Among the foremost modern players of the viol are Jonathan Dunford, Paolo Pandolfo, Jordi Savall, Wieland Kuijken, Vittorio Ghielmi, Hille Perl, Philippe Pierlot,and Guido Balestracci. Many fine modern viol consorts (ensembles) are also recording and performing, among them the groups Fretwork and Phantasm. The Baltimore Consort specializes in Renaissance song (mostly English) with broken consort (including viols).

New compositions for viol

A number of contemporary composers have written for viol, and a number of soloists and ensembles have commissioned new music for viol. Fretwork has been most active in this regard, commissioning George Benjamin, Michael Nyman, Elvis Costello, Sir John Tavener, Orlando Gough, John Woolrich, Tan Dun, Alexander Goehr, Fabrice Fitch, Andrew Keeling, Thea Musgrave, Sally Beamish, Peter Sculthorpe, Gavin Bryars, Barrington Pheloung, Simon Bainbridge, Duncan Druce, Poul Ruders, Ivan Moody, and Barry Guy; many of these compositions may be heard on their 1997 CD Sit Fast. The Yukimi Kambe Viol Consort has commissioned and recorded many works by David Loeb, and the New York Consort of Viols has commissioned Bülent Arel, David Loeb, Daniel Pinkham, Tison Street, Frank Russo, Seymour Barab, William Presser, and Will Ayton, many of these compositions appearing on their 1993 CD Illicita Cosa. Other composers for viols include Moondog, Kevin Volans, Roy Whelden, Toyohiko Satoh, Roman Turovsky, Giorgio Pacchioni, Michael Starke, and Jan Goorissen.

Electric viols

Since the late 1980s, numerous instrument makers, including Eric Jensen, Francois Danger, Jan Goorissen, and Jonathan Wilson, have experimented with the design and construction of electric viols. Their range of approaches, from Danger's minimally electrified acoustic/electric Altra line to Eric Jensen's solid-body brace-mounted design, have met with varying degrees of ergonomic and musical success.

In the early 21st century, the Ruby Gamba, a solid-body seven-string electric viola da gamba, was developed by Ruby Instruments of Arnhem, the Netherlands. It has 21 tied nylon (adjustable) frets in keeping with the adjustable (tied gut) frets on traditional viols and has an effective playing range of more than six octaves.

Electric viols have been adopted by such contemporary gambists as Gilles Zimmermann, Loren Ludwig, Jay Elfenbein, Paolo Pandolfo, Tina Chancey, and Tony Overwater.

Similar names

The viola da gamba is occasionally confused with the viola, the alto member of the modern violin family and a standard member of both the symphony orchestra and string quartet. In the 15th century, the Italian word "viola" was a generic term used to refer to any bowed instrument, or fiddle. It is important to note that the word "viola" existed in Italy before the vihuela, or first viol, was brought from Spain. In Italy, "viola" was first applied to a braccio precursor to the modern violin, as described by Tinctoris (De inventione et usu musice, c. 1481–3), and then was later used to describe the first Italian viols as well. The names viola (Italy) and vihuela (Spain) were essentially synonymous and interchangeable. According to viol historian Ian Woodfield, there is little evidence that the vihuela de arco was introduced to Italy before the 1490s. The use of the term "viola" was never used exclusively for viols in the 15th or 16th centuries. In 16th century Italy, both "violas,"—the early viols and violins—developed somewhat simultaneously. While the violins such as those of Amati achieved their classic form before the first half of the century, the viol's form would be standardized later in the century by instrument makers in England.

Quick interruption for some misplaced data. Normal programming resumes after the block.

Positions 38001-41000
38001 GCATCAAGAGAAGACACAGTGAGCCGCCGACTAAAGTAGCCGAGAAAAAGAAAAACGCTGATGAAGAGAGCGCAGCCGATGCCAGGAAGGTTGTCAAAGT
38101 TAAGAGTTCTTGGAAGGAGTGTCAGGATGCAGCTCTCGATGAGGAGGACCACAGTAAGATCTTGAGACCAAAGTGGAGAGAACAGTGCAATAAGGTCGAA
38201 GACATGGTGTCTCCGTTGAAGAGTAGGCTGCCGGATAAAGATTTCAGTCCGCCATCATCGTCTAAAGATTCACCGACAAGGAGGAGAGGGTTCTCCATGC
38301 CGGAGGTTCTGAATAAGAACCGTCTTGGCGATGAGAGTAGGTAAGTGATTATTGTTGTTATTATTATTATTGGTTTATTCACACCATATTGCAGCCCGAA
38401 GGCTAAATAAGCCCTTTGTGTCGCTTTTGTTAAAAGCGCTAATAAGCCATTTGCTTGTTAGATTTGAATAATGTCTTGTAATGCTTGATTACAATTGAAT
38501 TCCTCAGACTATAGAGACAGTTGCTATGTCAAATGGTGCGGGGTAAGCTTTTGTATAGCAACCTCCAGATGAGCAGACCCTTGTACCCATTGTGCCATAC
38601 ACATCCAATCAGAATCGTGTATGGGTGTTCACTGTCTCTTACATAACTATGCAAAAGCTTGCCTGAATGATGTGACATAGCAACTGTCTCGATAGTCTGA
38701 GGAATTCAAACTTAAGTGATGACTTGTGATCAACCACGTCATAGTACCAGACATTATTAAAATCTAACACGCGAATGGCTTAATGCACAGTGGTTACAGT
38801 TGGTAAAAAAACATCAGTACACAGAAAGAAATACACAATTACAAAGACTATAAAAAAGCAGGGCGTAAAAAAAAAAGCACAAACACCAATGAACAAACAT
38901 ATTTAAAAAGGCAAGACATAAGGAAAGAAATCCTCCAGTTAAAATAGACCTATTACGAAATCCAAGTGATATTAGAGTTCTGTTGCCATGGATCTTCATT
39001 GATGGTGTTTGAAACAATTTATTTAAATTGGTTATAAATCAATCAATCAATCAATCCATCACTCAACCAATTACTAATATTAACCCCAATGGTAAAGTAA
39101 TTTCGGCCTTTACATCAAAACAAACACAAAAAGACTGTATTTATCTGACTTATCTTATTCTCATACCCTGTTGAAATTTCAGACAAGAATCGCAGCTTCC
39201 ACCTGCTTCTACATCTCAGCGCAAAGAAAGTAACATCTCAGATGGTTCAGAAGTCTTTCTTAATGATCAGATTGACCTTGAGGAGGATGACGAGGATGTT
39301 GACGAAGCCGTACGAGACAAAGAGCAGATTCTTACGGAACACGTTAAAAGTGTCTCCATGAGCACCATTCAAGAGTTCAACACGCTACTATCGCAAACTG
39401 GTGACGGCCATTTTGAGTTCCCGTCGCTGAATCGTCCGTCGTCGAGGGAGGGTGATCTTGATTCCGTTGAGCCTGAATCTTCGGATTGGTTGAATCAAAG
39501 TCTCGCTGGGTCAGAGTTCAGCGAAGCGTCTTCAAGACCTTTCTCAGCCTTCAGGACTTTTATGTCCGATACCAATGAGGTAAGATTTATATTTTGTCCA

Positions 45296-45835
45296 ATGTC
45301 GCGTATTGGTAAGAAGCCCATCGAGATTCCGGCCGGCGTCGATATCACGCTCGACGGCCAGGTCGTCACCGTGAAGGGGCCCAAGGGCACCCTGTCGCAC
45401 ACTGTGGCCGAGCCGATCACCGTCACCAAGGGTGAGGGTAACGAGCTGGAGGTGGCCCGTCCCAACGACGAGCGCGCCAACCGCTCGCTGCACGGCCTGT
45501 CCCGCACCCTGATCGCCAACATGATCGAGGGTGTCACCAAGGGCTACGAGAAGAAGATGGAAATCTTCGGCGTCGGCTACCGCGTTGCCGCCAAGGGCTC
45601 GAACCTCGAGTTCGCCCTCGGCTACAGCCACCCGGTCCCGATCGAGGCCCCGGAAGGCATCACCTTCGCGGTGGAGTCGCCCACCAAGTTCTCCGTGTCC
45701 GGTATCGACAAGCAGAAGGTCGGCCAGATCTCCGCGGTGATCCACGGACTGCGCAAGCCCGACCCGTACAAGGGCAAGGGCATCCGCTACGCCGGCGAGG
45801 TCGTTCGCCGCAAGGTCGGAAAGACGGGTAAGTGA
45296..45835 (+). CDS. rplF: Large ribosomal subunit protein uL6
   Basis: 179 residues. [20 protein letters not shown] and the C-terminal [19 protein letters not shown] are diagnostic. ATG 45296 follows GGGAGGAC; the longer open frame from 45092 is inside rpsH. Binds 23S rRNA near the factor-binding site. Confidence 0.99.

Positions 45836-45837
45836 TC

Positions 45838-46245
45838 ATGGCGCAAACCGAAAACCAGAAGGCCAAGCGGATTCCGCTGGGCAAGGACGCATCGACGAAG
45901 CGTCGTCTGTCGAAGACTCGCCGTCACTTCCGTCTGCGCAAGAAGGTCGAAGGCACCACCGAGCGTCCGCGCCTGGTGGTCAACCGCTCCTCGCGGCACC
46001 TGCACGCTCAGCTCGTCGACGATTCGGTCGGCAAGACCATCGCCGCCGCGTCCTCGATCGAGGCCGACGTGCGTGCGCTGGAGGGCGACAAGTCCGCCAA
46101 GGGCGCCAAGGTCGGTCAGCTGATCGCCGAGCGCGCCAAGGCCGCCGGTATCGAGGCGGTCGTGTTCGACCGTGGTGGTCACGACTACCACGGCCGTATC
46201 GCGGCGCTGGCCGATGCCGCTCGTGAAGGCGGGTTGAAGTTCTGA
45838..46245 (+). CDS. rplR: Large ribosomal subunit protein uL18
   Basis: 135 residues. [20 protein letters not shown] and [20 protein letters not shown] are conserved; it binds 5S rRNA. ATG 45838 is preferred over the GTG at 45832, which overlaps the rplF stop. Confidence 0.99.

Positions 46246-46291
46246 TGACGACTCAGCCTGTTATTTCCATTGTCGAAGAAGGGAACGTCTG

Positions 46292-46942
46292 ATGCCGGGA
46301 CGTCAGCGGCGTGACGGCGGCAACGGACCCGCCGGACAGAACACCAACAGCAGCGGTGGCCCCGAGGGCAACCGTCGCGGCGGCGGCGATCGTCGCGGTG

Viola da gamba, viola cum arculo, and vihuela de arco are some (true) alternate names for viols. Both "vihuela" and "viola" were originally used in a fairly generic way, having included even early violins (viola da braccio) under their umbrella. It is common enough (and justifiable) today for modern players of the viola da gamba to call their instruments violas and likewise to call themselves violists. That the "alto violin" eventually became known simply as the "viola" is not without historical context, yet the ambiguity of the name tends to cause some confusion. The violin, or violino, was originally the soprano viola da braccio, or violino da braccio. Due to the popularity of the soprano violin, the entire consort eventually took on the name "violin family." Depending on the context, the unmodified "viola da braccio" most regularly denoted either an instrument from the violin family, or specifically the viola. When Monteverdi called simply for "viole da braccio" in "Orfeo," the composer was requesting violas. "Viola da braccio" was finally shortened to "viola" once viols became less common. Some other names for viols include viole or violle (French). In Elizabethan English, the word "gambo" (for gamba) appears in many permutations; e.g., "viola de gambo," "gambo violl," "viol de gambo," or "viole de gambo," used by such notables as Tobias Hume, John Dowland, and William Shakespeare in Twelfth Night.

"Viola da Gamba" also appears as a name appended to a spoof letter-to-the-editor in the first issue of National Lampoon magazine (April 1970).

Viol da Gamba and Gamba also appear as string family stops on the pipe organ.

See also


  • Bryan, John (2005). "In Search of the Earliest Viols: Interpreting the Evidence from a Painting by Lorenzo Costa." The Viola da Gamba Society of Great Britain, Newsletter, no. 131.
  • Crum, Alison, with Sonia Jackson (1992). Play the Viol: The Complete Guide to Playing the Treble, Tenor and Bass Viol. Oxford University Press. ISBN 0-19-816311-8.
  • Woodfield, Ian. Howard Mayer Brown, Peter le Huray, John Stevens. ed. The Early History of the Viol. Cambridge: Cambridge University Press. ISBN 0 521 24292 4. (Documents the connections between the vihuela and the viol. Documents the connections between the a gamba playing position and the Moorish rabab.)
  • Robins, Brian. "The English Viol Consort in the Tudor Era". [2]

External links

This article is licensed under the GNU Free Documentation License. It uses material from the Wikipedia article "Viola da gamba". Allthough most Wikipedia articles provide accurate information accuracy can not be guaranteed.